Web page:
Like many a late-nineties baby, I grew up in a glorious era of PlayStation, and when Lego Star Wars came out, well, it was life-changing. This utterly fantastic, peerless game (which was first released in 2005, and man do I feel old admitting that) was so much more than just a passing phase. It became a permanent fixture in our household, played before school, after school, after dinner, at night, and then again the next morning.
As if we couldn’t get enough of looking for hidden minikits, achieving True Jedi with several thousand studs and gleefully blasting Lego villains into satisfying little pieces, it was followed by the release of Lego Star Wars II: The Original Trilogy the next year. This was about as good as sequel video games get, retaining its integrity as a member of the Star Wars franchise while upgrading important details like the quality of speeder on offer at Mos Eisley Cantina. Since then, there have been a shed load of Lego adaptations of film franchises: everything from Batman to Pirates of the Caribbean, Indiana Jones to Lord of the Rings. But while they were all very good and playable, Lego Star Wars always held the top spot for me.
So, with all this in mind, I’m pretty conflicted when it comes to the release of Lego Star Wars: All-Stars, a new TV show that’s premiering on Monday, October 29th. For one thing, it’s showing on Disney XD, a channel that to me has always been a nauseating combination of flashing lights and color saturation aimed at goggle-eyed infants. But more importantly, this TV installment is yet another iteration of something that could have been left happily alone. Yes, Lego Star Wars itself is a spinoff from the original Lucasfilm franchise – but the games were an acceptable, even entertaining, pastiche. They were unique and fun, and no-one had done anything as cool at the time. The problem is that now the fat cats over at Disney are blatantly overcooking the recipe, turning a novelty into a daytime slot that will no doubt go over the heads of kids who don’t realize its significance. Sigh.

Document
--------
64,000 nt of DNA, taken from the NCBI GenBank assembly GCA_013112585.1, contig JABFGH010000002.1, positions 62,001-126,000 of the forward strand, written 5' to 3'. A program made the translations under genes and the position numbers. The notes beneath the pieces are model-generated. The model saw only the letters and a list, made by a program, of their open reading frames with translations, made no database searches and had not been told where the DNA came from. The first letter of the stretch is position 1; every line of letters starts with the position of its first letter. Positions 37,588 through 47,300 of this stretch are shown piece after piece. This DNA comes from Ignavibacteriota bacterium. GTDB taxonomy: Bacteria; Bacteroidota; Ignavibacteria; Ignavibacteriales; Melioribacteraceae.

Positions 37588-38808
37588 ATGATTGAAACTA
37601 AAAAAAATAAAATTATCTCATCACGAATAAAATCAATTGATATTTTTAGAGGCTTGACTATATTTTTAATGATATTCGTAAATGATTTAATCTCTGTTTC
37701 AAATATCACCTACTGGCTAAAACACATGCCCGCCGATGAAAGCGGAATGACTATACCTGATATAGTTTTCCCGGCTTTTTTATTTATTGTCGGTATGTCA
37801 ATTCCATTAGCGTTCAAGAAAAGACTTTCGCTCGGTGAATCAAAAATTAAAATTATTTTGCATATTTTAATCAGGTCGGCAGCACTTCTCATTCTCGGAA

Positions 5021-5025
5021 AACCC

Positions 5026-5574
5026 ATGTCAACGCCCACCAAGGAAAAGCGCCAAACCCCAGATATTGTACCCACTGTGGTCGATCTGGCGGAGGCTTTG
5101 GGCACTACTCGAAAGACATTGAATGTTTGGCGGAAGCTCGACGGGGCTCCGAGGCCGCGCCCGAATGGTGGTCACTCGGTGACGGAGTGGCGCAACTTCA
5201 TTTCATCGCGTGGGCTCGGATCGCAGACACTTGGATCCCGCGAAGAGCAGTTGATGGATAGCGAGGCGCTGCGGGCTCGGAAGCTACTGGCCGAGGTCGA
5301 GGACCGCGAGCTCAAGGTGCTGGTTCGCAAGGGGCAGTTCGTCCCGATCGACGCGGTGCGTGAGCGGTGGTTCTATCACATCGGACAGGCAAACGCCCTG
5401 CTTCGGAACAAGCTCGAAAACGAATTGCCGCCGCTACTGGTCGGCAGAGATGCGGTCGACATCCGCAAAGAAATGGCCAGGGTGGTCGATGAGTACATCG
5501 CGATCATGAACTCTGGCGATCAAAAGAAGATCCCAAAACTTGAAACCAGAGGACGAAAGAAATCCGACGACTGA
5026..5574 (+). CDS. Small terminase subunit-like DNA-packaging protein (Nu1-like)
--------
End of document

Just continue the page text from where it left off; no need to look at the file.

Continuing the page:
I don’t doubt that it will have good qualities. There is a good mixture of characters spanning all three parts of the saga, with Rey and Kylo Ren bumping shoulders with young Lando and…clones from Episode 2? It plows on, confidently carrying the tagline: “an epic space adventure that keeps on building!” There are also promising glimpses of dialogue from convincing voice actors and characteristically clueless villains being blown to smithereens. The investment is impressive and there will be five shorts aired this week, three additional shorts aired on Saturday 10th November, then four half-hour episodes showing between November 17 – December 8th. But despite all this (maybe I’m just getting old) I can’t buy it. I wish they’d have left Lego Star Wars to the imaginations of kids back in 2005.